17. Moscow May Ban Importation of Luxury Women’s Underwear. Russian officials say that women’s undergarments produced abroad in many cases do not meet Russian “security” requirements and should be banned (https://capost.media/news/ekonomika/roskachestvo-prizvalo-snyat-s-prodazhi-zhenskoe-belye-/).
18. Russians Say Inflation Five Times What Officials Report. A survey finds that Russians on average believe inflation is running at 30 percent, nearly five times what officials say, a reflection of the tendency of people to focus on those items whose prices have gone up rather than on others which have not (krizis-kopilka.ru/archives/86774).
19. Divorce Rates in Russia Rise, Led by Increases in Muslim Republics. The divorce rate in Russia this year is the highest it has been in seven years, with three Muslim republics, Ingushetia, Chechnya and Daghestan, where divorce is historically rare, among the regions showing the largest increases (mbk-news.appspot.com/news/brakom-ne-nazovut/).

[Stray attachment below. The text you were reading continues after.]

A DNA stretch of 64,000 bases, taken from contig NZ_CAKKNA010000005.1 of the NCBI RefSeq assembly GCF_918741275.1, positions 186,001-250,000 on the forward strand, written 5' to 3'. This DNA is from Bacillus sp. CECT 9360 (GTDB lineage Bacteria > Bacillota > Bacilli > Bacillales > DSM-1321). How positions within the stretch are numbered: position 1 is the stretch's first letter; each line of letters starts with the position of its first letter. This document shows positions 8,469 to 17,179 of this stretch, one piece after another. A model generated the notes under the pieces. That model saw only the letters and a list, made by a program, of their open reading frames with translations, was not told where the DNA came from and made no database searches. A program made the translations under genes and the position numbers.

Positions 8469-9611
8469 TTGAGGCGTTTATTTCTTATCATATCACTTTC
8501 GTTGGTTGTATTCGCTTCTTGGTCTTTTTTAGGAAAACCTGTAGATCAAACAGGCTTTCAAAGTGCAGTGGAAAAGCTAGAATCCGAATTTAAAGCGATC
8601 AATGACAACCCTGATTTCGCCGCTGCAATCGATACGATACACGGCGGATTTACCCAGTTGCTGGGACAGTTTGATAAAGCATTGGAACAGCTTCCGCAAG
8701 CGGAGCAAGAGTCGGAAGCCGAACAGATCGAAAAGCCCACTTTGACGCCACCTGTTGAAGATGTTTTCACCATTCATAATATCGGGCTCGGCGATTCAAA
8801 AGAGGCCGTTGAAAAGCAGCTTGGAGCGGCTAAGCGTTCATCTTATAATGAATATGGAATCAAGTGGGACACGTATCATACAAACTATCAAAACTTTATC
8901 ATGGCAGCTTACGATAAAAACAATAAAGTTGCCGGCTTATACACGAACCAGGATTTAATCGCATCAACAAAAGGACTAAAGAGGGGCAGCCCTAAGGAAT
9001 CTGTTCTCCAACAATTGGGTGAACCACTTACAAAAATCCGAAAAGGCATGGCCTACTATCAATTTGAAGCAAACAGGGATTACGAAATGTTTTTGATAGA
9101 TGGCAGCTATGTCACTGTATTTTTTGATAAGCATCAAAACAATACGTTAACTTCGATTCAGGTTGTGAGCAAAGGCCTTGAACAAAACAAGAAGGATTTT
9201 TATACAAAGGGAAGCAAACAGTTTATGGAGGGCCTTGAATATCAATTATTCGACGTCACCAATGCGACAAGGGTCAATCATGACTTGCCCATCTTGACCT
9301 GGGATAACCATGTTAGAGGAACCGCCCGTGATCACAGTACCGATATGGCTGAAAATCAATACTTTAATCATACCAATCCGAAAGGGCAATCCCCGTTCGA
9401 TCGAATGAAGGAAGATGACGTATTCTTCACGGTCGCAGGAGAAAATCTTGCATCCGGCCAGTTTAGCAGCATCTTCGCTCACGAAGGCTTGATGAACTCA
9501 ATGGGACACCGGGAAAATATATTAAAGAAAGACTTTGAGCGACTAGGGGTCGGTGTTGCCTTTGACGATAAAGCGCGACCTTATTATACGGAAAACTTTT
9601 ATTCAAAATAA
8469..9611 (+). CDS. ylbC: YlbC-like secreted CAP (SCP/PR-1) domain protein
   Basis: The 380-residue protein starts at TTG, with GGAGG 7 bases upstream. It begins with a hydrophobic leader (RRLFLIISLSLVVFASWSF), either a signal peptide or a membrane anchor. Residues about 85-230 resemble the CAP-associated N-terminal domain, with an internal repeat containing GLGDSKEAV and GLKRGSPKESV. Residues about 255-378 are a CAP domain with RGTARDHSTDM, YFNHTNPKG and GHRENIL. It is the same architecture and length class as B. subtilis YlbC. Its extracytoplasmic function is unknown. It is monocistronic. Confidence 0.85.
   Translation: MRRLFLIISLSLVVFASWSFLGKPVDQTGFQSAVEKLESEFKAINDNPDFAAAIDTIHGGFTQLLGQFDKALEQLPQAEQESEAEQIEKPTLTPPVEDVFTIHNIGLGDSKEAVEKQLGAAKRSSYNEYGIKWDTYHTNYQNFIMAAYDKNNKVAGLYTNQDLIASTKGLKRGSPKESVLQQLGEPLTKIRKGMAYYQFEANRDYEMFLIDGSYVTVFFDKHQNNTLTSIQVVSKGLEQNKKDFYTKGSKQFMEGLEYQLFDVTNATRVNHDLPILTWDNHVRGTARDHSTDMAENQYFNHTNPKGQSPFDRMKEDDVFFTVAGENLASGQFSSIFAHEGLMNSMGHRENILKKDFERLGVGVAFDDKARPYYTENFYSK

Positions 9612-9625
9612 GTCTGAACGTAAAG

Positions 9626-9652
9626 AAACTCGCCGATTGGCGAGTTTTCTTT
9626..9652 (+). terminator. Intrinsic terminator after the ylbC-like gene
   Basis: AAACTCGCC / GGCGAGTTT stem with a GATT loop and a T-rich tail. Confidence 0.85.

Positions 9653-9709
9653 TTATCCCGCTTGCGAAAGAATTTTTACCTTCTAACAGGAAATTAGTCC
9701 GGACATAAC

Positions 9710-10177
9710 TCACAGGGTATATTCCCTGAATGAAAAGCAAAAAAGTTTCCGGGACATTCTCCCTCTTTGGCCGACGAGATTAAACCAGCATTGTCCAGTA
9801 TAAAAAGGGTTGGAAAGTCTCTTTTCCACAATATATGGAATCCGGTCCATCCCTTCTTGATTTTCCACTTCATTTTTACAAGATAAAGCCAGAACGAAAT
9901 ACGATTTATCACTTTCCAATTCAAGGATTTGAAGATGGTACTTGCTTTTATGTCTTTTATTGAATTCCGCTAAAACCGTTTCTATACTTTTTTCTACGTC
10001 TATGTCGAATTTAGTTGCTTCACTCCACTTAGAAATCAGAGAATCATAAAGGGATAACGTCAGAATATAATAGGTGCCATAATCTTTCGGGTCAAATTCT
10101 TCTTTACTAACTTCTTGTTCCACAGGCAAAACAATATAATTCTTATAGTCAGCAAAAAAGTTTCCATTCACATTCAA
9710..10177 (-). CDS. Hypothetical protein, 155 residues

20. Moscow Patriarchate Wants to Block Doctors from Proposing Abortions. The Russian Orthodox Church has asked the government to introduce new laws that would prevent doctors or other medical workers from ever proposing to a woman that she get an abortion (patriarchia.ru/db/text/5830517.html).
21. Moscow Drops Marriage and Children Lines in Russian Passports. Russians will no longer have to list their marital status or their young children on their passports but may request that such information be entered under newly released rules (nakanune.ru/news/2021/7/21/22611337/).